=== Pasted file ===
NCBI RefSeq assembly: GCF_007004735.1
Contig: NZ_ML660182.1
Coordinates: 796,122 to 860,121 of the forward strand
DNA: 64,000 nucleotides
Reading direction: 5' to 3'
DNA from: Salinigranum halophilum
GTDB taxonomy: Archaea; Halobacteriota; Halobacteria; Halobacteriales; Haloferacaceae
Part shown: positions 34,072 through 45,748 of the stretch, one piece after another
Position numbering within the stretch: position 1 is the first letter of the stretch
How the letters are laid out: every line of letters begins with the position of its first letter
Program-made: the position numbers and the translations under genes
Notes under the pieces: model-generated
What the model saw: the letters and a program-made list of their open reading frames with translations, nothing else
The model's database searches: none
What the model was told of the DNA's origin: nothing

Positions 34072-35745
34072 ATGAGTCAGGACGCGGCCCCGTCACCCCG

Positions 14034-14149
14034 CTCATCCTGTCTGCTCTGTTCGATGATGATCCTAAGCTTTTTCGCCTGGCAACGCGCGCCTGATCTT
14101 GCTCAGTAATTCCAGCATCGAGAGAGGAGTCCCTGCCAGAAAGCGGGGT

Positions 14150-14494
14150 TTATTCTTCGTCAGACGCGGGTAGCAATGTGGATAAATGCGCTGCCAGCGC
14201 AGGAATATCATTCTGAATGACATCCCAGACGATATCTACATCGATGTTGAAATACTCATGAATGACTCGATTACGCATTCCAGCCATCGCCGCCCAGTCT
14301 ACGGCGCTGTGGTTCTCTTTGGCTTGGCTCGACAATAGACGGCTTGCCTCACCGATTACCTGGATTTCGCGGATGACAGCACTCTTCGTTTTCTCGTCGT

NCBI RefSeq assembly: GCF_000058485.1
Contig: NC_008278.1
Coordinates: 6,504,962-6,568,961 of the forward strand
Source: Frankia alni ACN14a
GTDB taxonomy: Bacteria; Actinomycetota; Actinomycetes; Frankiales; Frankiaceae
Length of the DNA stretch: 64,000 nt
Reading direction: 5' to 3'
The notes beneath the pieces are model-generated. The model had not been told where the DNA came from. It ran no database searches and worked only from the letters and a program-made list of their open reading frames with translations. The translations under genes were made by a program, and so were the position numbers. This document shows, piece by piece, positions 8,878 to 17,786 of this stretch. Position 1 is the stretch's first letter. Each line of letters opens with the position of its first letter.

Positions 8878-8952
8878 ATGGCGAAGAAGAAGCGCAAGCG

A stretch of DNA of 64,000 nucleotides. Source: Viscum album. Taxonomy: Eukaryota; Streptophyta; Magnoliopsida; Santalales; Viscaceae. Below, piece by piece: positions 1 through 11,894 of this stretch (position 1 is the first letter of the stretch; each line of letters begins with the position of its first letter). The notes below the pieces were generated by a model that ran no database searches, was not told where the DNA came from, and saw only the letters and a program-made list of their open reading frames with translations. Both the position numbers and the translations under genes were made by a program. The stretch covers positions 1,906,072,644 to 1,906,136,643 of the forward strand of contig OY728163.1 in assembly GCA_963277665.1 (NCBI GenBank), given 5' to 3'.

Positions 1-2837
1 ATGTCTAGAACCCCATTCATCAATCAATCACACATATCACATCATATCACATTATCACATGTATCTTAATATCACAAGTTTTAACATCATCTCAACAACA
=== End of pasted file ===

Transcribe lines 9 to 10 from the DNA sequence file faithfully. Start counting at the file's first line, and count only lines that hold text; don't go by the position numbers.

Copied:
Position numbering within the stretch: position 1 is the first letter of the stretch
How the letters are laid out: every line of letters begins with the position of its first letter